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There are a lot of different ways to make coffee, and even though it is not the most popular, a French Press coffee is one of the simplest ways to make a rich and flavorful cup of coffee. Technically, you’ll only need a coffee press to make a cup, but coffee connoisseurs know that the trick is sometimes in the ground coffee beans.
A coffee grinder can give you the professionally brewed taste you love without breaking your bank – and you don’t even need to leave your kitchen.
French Press coffee needs coarse ground coffee beans, and to help you choose which are the best coffee grinder for French Press, I’ve rounded up a list of coffee grinders to get the perfectly fresh coarse ground coffee beans.
Top 8 Best Coffee Grinder for French Press
- If you don’t want the hassle of having to figure out the amount of coffee beans you need to make a certain amount of coffee cups, the OXO On Conical Burr Coffee Grinder with Intelligent Dosing Scale is a great product to use as you’ll have to option to grind coffee beans based on the number of cups, the weight or amount of coffee beans, and it also has a manual setting if you want to decide on your own the duration of the grind.
- For those that are more budget-conscious, the Capresso 560 Infinity Conical Burr Grinder is a great choice. It has almost the same features minus the dosing scale, for only half the price off the OXO On Conical Burr Coffee Grinder with Intelligent Dosing Scale.
- If you are very much irritated at having their coffee grounds stick to the container because of static, the Bodum Bistro Electric Burr Coffee Grinder is the best choice as the glass container is made from borosilicate glass which is anti-static.
- The Baratza Encore Conical Burr Coffee Grinder with Bin is the coffee grinder for those who are very particular in the kinds of coffee grounds that they get.
- For those who doesn’t mind splurging on their coffee grinder a bit, the Breville BCG800XL Smart Grinder is the best option as it has a lot of nifty features like the Auto dosing system, air tight Bean Hopper, and the coffee grind settings are shown on a backlit LCD screen.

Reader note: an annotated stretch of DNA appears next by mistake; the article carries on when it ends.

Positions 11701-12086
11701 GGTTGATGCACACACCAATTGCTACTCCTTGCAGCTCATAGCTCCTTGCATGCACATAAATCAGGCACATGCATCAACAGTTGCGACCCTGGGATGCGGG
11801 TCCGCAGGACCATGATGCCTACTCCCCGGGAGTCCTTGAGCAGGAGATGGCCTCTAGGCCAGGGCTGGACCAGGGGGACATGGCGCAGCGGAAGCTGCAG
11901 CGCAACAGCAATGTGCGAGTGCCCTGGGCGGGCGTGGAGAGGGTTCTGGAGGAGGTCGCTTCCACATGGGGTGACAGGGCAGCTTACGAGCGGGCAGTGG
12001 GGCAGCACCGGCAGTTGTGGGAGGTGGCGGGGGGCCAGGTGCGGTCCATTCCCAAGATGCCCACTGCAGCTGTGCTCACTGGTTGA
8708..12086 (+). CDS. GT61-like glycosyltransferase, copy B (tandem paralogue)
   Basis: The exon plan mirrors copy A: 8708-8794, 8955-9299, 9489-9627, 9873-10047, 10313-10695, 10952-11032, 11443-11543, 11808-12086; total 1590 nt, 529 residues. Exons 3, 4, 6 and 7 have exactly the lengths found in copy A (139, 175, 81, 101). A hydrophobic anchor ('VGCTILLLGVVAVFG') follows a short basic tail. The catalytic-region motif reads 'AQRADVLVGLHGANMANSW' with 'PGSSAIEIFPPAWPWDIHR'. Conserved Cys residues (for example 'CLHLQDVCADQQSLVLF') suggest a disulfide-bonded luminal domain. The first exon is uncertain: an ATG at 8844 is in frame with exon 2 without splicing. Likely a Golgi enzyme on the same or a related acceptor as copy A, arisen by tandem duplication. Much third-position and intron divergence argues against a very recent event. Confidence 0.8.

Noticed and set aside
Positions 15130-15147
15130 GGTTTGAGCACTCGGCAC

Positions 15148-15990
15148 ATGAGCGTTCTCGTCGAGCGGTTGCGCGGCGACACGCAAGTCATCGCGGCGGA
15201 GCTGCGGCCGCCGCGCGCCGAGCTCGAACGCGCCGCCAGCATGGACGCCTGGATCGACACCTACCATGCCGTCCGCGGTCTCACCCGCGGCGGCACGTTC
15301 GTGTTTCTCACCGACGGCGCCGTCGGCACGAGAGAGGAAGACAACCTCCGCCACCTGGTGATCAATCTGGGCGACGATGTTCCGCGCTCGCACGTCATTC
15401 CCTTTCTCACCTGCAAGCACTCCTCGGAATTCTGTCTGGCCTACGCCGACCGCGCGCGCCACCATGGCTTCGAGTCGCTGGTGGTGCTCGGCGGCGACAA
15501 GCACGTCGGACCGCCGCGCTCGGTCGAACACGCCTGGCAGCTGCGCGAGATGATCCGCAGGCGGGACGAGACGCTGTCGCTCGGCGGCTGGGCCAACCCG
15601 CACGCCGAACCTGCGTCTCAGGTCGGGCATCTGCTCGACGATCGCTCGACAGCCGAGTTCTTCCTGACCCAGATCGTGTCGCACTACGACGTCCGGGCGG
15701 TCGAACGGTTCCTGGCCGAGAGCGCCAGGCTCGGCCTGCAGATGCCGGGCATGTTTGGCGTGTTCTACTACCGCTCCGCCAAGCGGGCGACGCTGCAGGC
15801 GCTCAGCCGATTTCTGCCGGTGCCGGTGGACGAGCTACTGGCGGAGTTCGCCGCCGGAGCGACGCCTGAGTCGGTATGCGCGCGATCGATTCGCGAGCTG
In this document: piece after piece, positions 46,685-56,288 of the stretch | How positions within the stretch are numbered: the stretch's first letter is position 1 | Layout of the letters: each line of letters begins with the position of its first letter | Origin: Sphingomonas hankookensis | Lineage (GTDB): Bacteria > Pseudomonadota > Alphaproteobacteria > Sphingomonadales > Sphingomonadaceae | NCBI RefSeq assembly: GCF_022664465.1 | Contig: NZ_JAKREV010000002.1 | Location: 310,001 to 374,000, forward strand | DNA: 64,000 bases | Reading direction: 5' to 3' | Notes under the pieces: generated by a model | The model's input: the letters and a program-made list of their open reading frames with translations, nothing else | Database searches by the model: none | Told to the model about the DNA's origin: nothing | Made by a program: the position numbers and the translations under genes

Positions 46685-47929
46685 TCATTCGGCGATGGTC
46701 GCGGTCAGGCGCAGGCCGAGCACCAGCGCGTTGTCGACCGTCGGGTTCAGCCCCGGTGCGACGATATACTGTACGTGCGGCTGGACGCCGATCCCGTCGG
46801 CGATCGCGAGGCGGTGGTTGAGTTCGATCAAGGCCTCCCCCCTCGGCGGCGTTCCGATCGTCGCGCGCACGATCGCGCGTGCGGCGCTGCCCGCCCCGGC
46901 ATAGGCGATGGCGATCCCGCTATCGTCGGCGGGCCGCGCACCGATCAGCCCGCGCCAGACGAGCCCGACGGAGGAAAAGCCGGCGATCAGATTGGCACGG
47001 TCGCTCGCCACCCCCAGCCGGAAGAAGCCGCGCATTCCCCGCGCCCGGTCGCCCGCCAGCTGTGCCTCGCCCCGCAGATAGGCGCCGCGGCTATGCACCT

- For those who wants a fresh cup of coffee even while on the go, the JavaPresse Manual Coffee Grinder is the perfect accessory.
- The Cuisinart DBM-8 Supreme Grind Automatic Burr Mill is a great machine, with the automatic setting makes grinding coffee a snap. This is great for those who loves the convenience of getting ground coffee with the press of a button and does not mind the noise.
- For those who are just starting out in making ground coffee, KRUPS F203 Electric Spice and Coffee Grinder could be a bit tricky since it does not have any coarse settings. You will have to estimate things yourself, push the button for as long as you want the machine to grind beans.
There are 14 grind settings for the Bodum Bistro Electric Burr Coffee Grinder so it can be used to grind coffee beans for different kinds of coffee and not just French press. The container fits tightly to the grinder, thereby minimizing the spills on the counter.
Although the Bodum Bistro Electric Burr Coffee Grinder is consistent when it comes to grinding the coffee beans, those who are a bit more particular when it comes to the coarseness of their ground coffee might find that the coarse setting for this coffee grinder might still be too coarse for a French press.
The Bodum Bistro Electric Burr Coffee Grinder is the cheapest of the three though the price is not too far from the Capresso 560 Infinity Conical Burr Grinder. The glass container for the coffee grinder is made from borosilicate glass which is anti-static, so the coffee grounds won’t stick on the container.
- Consistent ground coffee
- Easy to clean, less static
- Glass container is a bit sensitive
- Do not sell replacements for broken parts
CAPRESSO 560.01 – Best Electric Burr Grinder
There are 4 settings on this coffee grinder — Extra Fine, Fine, Medium, and Coarse — with each setting divided into 4, making a total of 16 different settings to grind your coffee beans.
The coffee container also fits tightly into the coffee grinder, as to avoid coffee grinds getting on the counter, but you will have to be careful in removing the container from the grinder as fine grounds can get into the nook and crannies of the grinder and could spill when the container is removed.
Also, to ensure that there are minimal grounds that will fall and scatter on the counter, tap the container before pulling it out.
The minimum Coarse setting is great for a French press coffee. When you feel that the coffee beans have been ground enough, but the timer is still running, make sure not to turn the timer into zero and just twist the top of the grinder to make the machine stop. Pull the plug on the machine for the timer to run to zero on its own. Forcing the timer to zero could potentially damage the machine.
Unfortunately, the Capresso 560 Infinity Conical Burr Grinder is not the most user friendly when it comes to assembly. The instructions are also not always useful. For those who just got their machine and is assembling it, make sure the removable burr wheel is seated well so that the hopper will fit.
The Capresso 560 Infinity Conical Burr Grinder definitely a lot cheaper than the first product, and it has a commercial-grade conical burrs so grinding is pretty precise. With every purchase, there is already a cleaning brush and measuring scoop included in the package. The timer could be set to grind between 5 to 60 seconds.
- Not noisy when grinding beans
- Consistent ground coffee
- A bit tricky to assemble and use
- A little static on coffee grounds
OXO On – The Best Bang for Your Buck